- The Homelessness Reduction Act passed in 2017 applies from April 3. The legislation should be a big step forward in ensuring that more people get help earlier but despite a recent announcement on funding there are still well-founded concerns about whether councils have the money to implement it.
- Claimants already getting housing benefit who move on to universal credit will from April be paid an additional two weeks of housing benefit. That may not be much consolation for the (in theory) five-week wait for their first universal credit but the payment (worth an average of £233) should ease the transition a bit –and it is not recoverable.
- It will be unlawful for landlords to give new tenancies on the least energy efficient property from April 1 – all rented property will have to qualify for at least an Energy Performance Certificate rating of E so (in theory) tenants will no longer be stuck paying high heating bills for the worst F and G property.
- More measures introduced against rogue landlords in the Housing and Planning Act 2016 come into force, including powers for councils to issue banning orders against the worst offenders and implementation of a database of landlords and letting agents convicted of some offences.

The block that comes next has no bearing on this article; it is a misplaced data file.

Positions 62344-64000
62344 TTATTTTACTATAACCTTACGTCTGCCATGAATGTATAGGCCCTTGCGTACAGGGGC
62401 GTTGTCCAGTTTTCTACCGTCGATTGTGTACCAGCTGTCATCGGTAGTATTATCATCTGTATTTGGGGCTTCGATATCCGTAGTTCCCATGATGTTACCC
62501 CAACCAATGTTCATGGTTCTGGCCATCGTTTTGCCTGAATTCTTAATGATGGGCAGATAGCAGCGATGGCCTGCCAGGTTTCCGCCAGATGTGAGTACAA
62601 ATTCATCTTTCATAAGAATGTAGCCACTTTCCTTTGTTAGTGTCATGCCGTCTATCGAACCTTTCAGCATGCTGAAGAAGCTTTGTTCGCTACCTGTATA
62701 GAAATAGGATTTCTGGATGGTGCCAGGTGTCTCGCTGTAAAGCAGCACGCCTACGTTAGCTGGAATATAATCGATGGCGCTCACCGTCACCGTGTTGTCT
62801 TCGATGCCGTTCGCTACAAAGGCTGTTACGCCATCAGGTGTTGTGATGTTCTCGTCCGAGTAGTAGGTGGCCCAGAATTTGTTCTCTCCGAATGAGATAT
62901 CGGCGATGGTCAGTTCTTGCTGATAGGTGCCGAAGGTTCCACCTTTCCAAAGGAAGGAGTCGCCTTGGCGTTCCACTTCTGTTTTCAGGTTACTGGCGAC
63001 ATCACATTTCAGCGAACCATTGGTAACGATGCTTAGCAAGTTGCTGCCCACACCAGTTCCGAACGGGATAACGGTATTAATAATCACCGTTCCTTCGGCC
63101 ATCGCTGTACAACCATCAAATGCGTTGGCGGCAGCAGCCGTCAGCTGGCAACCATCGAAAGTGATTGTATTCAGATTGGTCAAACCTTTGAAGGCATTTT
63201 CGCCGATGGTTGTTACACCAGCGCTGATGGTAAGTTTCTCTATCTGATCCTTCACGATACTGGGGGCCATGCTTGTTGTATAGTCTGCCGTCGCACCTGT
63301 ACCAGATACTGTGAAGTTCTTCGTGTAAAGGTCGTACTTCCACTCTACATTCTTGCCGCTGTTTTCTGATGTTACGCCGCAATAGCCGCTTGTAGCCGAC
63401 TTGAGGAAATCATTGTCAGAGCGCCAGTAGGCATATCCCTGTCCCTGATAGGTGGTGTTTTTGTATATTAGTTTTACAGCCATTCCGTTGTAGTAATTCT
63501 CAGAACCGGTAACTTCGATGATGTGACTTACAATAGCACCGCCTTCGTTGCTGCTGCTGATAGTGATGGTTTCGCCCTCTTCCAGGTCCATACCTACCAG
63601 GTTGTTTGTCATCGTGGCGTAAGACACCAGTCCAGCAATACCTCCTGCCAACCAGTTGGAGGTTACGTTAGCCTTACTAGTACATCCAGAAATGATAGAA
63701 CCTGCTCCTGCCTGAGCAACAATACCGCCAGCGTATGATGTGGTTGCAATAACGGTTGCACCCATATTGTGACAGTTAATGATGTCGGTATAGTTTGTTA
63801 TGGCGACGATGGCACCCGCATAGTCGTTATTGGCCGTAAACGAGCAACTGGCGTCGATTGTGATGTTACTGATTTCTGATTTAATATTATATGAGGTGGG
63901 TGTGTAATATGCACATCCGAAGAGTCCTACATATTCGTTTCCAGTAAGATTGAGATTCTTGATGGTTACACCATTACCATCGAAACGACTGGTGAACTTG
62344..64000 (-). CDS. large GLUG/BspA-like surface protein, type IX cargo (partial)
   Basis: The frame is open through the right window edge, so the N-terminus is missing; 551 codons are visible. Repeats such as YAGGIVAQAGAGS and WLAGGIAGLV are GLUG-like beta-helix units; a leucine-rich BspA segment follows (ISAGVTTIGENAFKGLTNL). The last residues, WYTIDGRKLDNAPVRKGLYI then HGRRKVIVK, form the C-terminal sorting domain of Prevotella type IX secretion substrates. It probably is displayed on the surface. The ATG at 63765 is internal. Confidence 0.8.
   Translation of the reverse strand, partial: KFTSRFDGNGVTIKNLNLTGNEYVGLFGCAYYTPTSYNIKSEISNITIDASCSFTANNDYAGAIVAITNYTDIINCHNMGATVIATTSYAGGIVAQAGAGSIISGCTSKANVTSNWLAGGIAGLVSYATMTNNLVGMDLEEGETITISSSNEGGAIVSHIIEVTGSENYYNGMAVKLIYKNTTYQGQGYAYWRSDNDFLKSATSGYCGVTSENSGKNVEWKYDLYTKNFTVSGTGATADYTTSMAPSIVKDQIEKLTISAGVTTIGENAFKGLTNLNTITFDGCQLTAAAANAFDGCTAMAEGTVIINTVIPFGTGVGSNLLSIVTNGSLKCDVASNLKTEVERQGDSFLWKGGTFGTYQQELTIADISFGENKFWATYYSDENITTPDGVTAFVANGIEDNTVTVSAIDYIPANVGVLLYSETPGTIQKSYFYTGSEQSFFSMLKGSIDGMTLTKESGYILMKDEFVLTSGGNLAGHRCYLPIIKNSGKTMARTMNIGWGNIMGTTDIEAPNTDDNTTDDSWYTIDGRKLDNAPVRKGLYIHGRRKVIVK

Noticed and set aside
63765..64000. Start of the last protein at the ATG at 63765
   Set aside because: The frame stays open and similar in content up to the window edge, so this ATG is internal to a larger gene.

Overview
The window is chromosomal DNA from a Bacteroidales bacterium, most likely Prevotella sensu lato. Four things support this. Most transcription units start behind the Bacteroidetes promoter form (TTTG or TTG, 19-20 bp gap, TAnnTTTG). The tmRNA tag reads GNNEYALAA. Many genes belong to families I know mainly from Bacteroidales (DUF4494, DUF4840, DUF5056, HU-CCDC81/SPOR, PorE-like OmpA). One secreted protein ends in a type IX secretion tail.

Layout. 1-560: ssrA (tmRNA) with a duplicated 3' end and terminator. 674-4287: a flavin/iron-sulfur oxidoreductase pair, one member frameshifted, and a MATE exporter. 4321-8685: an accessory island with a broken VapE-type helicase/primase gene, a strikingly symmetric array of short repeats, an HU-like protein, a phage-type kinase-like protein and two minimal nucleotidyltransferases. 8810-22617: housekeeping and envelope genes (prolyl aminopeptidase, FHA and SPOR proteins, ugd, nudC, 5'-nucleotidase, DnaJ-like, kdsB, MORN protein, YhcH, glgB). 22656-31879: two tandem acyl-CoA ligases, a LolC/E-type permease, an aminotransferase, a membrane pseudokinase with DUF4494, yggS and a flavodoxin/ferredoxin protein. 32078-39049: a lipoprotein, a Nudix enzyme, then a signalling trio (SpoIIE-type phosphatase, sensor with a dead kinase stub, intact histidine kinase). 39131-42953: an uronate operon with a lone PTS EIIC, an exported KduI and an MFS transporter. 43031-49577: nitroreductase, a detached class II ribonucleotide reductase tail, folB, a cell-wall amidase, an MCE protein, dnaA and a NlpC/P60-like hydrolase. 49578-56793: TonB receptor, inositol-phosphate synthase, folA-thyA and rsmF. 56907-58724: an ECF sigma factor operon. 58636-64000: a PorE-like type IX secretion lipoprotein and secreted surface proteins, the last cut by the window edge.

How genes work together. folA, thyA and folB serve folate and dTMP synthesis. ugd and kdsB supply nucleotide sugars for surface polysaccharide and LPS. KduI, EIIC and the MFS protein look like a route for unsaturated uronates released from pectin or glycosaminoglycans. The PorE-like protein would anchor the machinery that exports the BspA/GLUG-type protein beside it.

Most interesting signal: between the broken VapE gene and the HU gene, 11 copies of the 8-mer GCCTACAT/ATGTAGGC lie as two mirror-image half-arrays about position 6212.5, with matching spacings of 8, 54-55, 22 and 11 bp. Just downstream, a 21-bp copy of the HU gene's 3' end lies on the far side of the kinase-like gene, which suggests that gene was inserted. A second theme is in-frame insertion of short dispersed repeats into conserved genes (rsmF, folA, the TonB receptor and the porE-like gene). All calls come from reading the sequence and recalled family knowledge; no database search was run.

Bear in mind too that it’s not so long ago that I would have been writing about plans to apply a Local Housing Allowance (LHA) cap to social and supported housing from…April 2018.
For all that good news, though, the suspicion remains that it will at best mitigate the impact of policies already implemented and still in the pipeline.
Originally posted on my blog for Inside Housing on January 25.
More of us now rent from a private landlord than at any time since the first man walked on the moon.
Figures in the 2016/17 English Housing Survey published on Thursday show yet another rise in the proportion of households renting from a private landlord and decline in home ownership.
More than 20% of us are now private renters, the highest figure in any year since 1969, the year of Woodstock and one small step for man.
Owner-occupation declined slightly from 62.9% to 62.6% but that overall figure conceals two very different trends.
The proportion of households who own outright rose again to 34.1% while the proportion buying with a mortgage fell to just 28.4%.
To put that second figure in perspective, throughout the 1990s more than 40% of us were buying with a mortgage.
Social renting remained stable at just over 17% of households, but with the local authority share of that falling again.